Techniques And Tools To Survive The Digital Tsunami
The COVID crisis has accelerated the pace of digital transformation in almost every business in the world. Now, McKinsey is doing a ton of work trying to catch up with the impact of the crisis on the operations of most companies, and what they’ve discovered is that digitization is increasing at an incredible pace along the supply chain, along the distribution of customer channels, and digitization of employee contact and interaction. They say that something like 85%, that’s a sample of 2000 companies, 85% have accelerated digitization, and in the use of automation and artificial intelligence, 70%, 70% of all publicly traded companies in the world have accelerated automation and artificial intelligence. Now, you can catch up to this just by going to the McKinsey website as they have a constant stream of COVID-19 impacts, but the one as a director you must take away is that digitization is increasing and increasing dramatically. It was always there, but this has probably doubled the impact and the speed with which it’s changing every single business in the world. It’s quite an extraordinary transformation.
How do you, as a director, cope with that? Well, there are a number of different strategies. We’ve talked about some of them in earlier videos, but number one is think about the skills matrix on your board. The poster boy here is Walmart, because Walmart, as opposed to considering itself a grocery chain and therefore its competitors are in the grocery business, said, “No, actually, our long term strategic competitor is Amazon.” What do our average 62 year old directors know about digitization, social media, Amazon? The answer was nothing. So they have put three 40 year olds on the board of Walmart, three 40 year olds. And secondly, they created an automation and technology committee of the board that included those three, but some of the others. So number one, as a Board of Directors, think about your skills matrix. Do we have anybody on this board that really can help us? And the management team deal with the pace of digitization and digital disruption? If the answer is no, think young.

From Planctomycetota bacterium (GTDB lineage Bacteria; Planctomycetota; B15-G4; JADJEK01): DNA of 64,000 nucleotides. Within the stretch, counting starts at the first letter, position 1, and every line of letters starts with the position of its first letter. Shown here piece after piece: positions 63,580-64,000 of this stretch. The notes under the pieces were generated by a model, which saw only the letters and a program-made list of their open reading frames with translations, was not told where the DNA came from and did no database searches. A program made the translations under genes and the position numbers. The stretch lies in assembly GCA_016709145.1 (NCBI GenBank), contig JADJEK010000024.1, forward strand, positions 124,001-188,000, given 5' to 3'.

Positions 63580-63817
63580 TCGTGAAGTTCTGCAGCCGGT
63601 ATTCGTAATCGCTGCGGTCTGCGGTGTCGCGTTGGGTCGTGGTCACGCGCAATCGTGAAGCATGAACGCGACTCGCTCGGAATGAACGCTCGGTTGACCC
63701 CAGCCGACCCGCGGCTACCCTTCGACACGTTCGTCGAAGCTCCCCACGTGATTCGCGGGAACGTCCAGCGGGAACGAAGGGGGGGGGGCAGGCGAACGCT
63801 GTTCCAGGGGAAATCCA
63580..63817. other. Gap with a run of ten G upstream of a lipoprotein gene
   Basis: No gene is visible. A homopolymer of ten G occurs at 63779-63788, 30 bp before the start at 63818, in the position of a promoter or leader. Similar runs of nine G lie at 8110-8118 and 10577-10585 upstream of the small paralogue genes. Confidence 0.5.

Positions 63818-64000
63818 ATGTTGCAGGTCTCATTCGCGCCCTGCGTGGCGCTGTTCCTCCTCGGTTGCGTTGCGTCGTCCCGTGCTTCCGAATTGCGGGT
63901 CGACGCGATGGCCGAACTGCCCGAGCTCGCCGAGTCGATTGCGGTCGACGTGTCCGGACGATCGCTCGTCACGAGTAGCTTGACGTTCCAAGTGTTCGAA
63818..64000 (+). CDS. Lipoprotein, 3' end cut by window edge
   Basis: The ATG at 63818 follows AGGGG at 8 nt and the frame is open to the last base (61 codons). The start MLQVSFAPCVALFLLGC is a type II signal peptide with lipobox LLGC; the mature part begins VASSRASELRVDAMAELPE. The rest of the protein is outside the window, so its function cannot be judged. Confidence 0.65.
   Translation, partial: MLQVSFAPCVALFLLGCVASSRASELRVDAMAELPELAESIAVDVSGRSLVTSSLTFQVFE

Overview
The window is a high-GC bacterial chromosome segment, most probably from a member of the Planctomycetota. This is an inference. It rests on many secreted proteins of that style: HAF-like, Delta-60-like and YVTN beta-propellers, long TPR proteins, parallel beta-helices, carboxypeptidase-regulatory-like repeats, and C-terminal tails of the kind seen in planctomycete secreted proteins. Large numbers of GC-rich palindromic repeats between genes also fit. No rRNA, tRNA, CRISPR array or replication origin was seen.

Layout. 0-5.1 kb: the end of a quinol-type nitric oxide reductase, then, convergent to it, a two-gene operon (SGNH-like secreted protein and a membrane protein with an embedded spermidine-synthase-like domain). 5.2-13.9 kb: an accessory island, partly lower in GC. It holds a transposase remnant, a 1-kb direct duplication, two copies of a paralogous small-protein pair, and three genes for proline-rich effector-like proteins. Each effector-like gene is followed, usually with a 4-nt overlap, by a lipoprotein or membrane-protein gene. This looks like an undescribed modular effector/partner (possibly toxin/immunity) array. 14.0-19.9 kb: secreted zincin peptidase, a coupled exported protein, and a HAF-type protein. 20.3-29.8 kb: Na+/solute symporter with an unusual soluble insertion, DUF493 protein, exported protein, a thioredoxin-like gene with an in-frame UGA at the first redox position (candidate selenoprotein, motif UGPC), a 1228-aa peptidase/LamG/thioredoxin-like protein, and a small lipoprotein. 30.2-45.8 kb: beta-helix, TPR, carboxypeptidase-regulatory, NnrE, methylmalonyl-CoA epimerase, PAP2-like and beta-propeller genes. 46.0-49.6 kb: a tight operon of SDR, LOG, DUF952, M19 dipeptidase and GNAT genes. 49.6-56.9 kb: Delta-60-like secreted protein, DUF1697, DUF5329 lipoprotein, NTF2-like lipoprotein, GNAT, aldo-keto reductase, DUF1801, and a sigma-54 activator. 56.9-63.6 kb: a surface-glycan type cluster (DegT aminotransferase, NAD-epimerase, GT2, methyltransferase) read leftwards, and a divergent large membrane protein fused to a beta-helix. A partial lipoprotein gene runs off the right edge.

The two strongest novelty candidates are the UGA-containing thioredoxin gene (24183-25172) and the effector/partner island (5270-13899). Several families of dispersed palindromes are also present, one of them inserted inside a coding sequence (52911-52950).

Two, maybe you should set up a separate board committee to give some focus to this, because it’s going to transform your business, whether you know it or not, and best to know it. Number three, you might well tell the CEO, “We would like you to invest X percent of your time in understanding new technologies.” In the case of Marriott Hotels, they went to the man who ran Asia Pacific, and China is a global leader in digitization. Think of ANT financial, it’s going to be the largest IPO in the history of the world. Think of Alibaba, it’s currently the largest IPO in the history of the world, both out of China. They said to Craig Smith, who was President of Asia Pacific, “Craig, we as a Board of Directors through your CEO want you to invest 25% of your time, a quarter of your life, in understanding these technological changes in China and bringing them to us in America.”
So Craig did a joint venture with Alibaba and he did a joint venture with Ant Financial, and the amount of learning being brought into the hotel chain Marriott from that endeavor has been colossal and transformative. So that’s the third component, ask your CEO. A fourth idea is to get out there and visit. Tom O’Neill, who was the Chairman of the Board of the Bank of Nova Scotia, took the entire bank board and C-suite to Silicon Valley for five days, and the people they met and the discussions they had and the companies they visited completely changed the mindsets of pretty much everybody on that tour. And so now the Bank of Nova Scotia thinks about digitization and the disruption of the financial services industry in a very much more intimate and direct way. You have to find some way to get your board to accelerate its understanding and its deepening of its understanding of what’s going on in transformative events around them so that they can respond. If you don’t do that, you may not be on that Board of Directors for much longer because the company will no longer be there.
David Beatty is an adjunct professor and Conway chair of the Clarkson Centre for Business Ethics and Board Effectiveness at the Rotman School of Management. Over his career, he has served on more than 39 boards of directors and been chair of nine publicly traded companies. He was the founding managing director of the Canadian Coalition for Good Governance (2003 to 2008). A version of this article will also appear in the Winter 2017 edition of Rotman Management, published by the University of Toronto’s Rotman School of Management.